During the time of peace Asa built up his defenses.
Therefore he said unto Judah, Let us build these cities, and make about them walls, and towers, gates, and bars, while the land is yet before us; because we have sought the LORD our God, we have sought him, and he hath given us rest on every side. So they built and prospered. And Asa had an army of men that bare targets and spears, out of Judah three hundred thousand; and out of Benjamin, that bare shields and drew bows, two hundred and fourscore thousand: all these were mighty men of valour (2 Chr. 14:7-8).
In spite of these preparations, the Ethiopians under a leader named Zerah, attacked Judah. He came against Judah with an army of one million. It is believed Zerah was Amenhutpe II, the son of Thutmose III, of the 18th Egyptian dynasty.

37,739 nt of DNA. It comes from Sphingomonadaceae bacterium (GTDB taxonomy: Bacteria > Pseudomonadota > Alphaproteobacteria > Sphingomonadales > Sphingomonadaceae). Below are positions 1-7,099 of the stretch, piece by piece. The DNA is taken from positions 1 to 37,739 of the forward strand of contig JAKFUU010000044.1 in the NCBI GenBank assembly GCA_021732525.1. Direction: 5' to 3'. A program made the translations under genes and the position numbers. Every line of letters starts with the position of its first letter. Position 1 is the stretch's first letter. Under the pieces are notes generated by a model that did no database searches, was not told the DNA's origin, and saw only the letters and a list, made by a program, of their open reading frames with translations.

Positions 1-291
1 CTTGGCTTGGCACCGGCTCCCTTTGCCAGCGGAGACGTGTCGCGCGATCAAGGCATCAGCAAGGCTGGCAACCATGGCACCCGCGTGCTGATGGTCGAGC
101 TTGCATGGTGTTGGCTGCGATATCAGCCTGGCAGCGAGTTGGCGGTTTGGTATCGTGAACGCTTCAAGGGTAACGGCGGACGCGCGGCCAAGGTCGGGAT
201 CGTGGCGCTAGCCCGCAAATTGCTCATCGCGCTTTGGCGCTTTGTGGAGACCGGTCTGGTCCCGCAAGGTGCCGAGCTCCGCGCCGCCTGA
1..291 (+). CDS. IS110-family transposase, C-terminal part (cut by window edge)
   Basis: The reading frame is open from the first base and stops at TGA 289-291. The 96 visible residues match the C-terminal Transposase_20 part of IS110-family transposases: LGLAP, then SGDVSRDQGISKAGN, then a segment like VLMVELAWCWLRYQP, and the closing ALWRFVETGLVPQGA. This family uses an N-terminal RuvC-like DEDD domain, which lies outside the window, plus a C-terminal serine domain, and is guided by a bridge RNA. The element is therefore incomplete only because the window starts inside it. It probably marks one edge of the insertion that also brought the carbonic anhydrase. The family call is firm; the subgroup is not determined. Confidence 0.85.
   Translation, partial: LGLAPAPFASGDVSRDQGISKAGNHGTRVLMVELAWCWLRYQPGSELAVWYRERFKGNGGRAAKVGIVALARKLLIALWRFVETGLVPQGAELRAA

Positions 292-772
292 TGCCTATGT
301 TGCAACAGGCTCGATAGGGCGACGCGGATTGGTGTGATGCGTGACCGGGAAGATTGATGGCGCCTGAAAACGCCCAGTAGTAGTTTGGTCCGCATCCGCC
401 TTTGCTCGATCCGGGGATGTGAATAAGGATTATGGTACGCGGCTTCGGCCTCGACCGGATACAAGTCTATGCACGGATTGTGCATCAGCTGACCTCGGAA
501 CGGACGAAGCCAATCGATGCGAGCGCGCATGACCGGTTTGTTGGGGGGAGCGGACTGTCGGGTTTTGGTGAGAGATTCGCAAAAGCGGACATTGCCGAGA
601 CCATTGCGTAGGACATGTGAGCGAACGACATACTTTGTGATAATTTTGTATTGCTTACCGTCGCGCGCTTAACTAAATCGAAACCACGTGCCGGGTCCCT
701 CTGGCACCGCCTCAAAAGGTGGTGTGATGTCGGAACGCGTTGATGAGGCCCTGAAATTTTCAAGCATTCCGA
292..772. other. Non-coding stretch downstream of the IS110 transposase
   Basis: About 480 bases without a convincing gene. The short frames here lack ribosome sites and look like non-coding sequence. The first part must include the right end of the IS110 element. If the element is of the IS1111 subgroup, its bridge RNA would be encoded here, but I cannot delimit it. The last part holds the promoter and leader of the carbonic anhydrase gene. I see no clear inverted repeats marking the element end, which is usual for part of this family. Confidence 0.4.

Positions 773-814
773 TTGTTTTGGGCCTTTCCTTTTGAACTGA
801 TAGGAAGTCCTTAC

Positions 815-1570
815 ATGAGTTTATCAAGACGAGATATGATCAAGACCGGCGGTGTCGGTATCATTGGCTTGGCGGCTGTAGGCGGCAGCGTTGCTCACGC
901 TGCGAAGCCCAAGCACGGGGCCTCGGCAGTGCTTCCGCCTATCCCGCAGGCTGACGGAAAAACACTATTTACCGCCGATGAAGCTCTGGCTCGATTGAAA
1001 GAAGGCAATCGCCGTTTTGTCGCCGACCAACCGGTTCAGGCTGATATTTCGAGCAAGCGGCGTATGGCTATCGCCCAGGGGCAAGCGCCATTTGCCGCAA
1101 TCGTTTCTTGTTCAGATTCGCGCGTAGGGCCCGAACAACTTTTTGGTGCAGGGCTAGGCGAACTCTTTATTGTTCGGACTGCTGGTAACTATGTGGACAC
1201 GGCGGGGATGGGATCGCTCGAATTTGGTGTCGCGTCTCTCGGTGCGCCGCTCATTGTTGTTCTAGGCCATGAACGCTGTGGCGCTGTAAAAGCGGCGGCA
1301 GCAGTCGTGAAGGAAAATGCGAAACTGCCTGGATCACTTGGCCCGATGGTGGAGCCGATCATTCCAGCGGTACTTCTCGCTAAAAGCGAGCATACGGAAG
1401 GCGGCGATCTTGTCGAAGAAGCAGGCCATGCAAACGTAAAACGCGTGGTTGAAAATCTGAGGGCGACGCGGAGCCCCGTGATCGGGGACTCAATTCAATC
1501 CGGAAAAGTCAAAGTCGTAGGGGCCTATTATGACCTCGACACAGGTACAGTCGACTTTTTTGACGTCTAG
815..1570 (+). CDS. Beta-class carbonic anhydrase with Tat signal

Then Asa went out against him, and they set the battle in array in the valley of Zephathah at Mareshah. And Asa cried unto the LORD his God, and said, LORD, it is nothing with thee to help, whether with many, or with them that have no power: help us, O LORD our God; for we rest on thee, and in thy name we go against this multitude. O LORD, thou art our God; let not man prevail against thee. So the LORD smote the Ethiopians before Asa, and before Judah; and the Ethiopians fled. And Asa and the people that were with him pursued them unto Gerar: and the Ethiopians were overthrown, that they could not recover themselves; for they were destroyed before the LORD, and before his host; and they carried away very much spoil. And they smote all the cities round about Gerar; for the fear of the LORD came upon them: and they spoiled all the cities; for there was exceeding much spoil in them. They smote also the tents of cattle, and carried away sheep and camels in abundance, and returned to Jerusalem (2 Chr. 14:10-15).